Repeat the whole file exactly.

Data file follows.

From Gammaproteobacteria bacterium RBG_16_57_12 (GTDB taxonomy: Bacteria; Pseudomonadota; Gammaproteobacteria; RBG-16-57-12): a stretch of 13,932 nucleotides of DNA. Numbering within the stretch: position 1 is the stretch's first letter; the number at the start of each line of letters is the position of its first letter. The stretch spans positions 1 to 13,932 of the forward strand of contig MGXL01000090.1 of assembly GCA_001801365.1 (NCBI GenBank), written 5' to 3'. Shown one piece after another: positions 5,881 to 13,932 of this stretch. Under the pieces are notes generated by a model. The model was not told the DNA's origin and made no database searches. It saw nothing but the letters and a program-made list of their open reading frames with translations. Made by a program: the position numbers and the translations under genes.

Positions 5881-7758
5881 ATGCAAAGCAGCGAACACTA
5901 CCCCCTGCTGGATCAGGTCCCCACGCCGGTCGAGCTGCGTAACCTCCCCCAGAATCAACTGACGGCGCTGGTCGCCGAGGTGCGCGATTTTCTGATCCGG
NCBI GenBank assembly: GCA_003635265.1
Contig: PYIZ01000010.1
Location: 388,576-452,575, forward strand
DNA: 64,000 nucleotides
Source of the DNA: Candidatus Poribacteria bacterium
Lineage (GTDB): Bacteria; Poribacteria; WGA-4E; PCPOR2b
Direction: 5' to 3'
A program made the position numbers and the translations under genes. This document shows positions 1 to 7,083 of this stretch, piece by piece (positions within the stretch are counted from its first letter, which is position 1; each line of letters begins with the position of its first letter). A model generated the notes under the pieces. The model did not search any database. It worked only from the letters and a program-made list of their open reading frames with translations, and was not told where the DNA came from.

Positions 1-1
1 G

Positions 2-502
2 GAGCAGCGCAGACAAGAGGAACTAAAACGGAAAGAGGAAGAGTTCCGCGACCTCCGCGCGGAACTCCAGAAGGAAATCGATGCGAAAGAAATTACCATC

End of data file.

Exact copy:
From Gammaproteobacteria bacterium RBG_16_57_12 (GTDB taxonomy: Bacteria; Pseudomonadota; Gammaproteobacteria; RBG-16-57-12): a stretch of 13,932 nucleotides of DNA. Numbering within the stretch: position 1 is the stretch's first letter; the number at the start of each line of letters is the position of its first letter. The stretch spans positions 1 to 13,932 of the forward strand of contig MGXL01000090.1 of assembly GCA_001801365.1 (NCBI GenBank), written 5' to 3'. Shown one piece after another: positions 5,881 to 13,932 of this stretch. Under the pieces are notes generated by a model. The model was not told the DNA's origin and made no database searches. It saw nothing but the letters and a program-made list of their open reading frames with translations. Made by a program: the position numbers and the translations under genes.

Positions 5881-7758
5881 ATGCAAAGCAGCGAACACTA
5901 CCCCCTGCTGGATCAGGTCCCCACGCCGGTCGAGCTGCGTAACCTCCCCCAGAATCAACTGACGGCGCTGGTCGCCGAGGTGCGCGATTTTCTGATCCGG
NCBI GenBank assembly: GCA_003635265.1
Contig: PYIZ01000010.1
Location: 388,576-452,575, forward strand
DNA: 64,000 nucleotides
Source of the DNA: Candidatus Poribacteria bacterium
Lineage (GTDB): Bacteria; Poribacteria; WGA-4E; PCPOR2b
Direction: 5' to 3'
A program made the position numbers and the translations under genes. This document shows positions 1 to 7,083 of this stretch, piece by piece (positions within the stretch are counted from its first letter, which is position 1; each line of letters begins with the position of its first letter). A model generated the notes under the pieces. The model did not search any database. It worked only from the letters and a program-made list of their open reading frames with translations, and was not told where the DNA came from.

Positions 1-1
1 G

Positions 2-502
2 GAGCAGCGCAGACAAGAGGAACTAAAACGGAAAGAGGAAGAGTTCCGCGACCTCCGCGCGGAACTCCAGAAGGAAATCGATGCGAAAGAAATTACCATC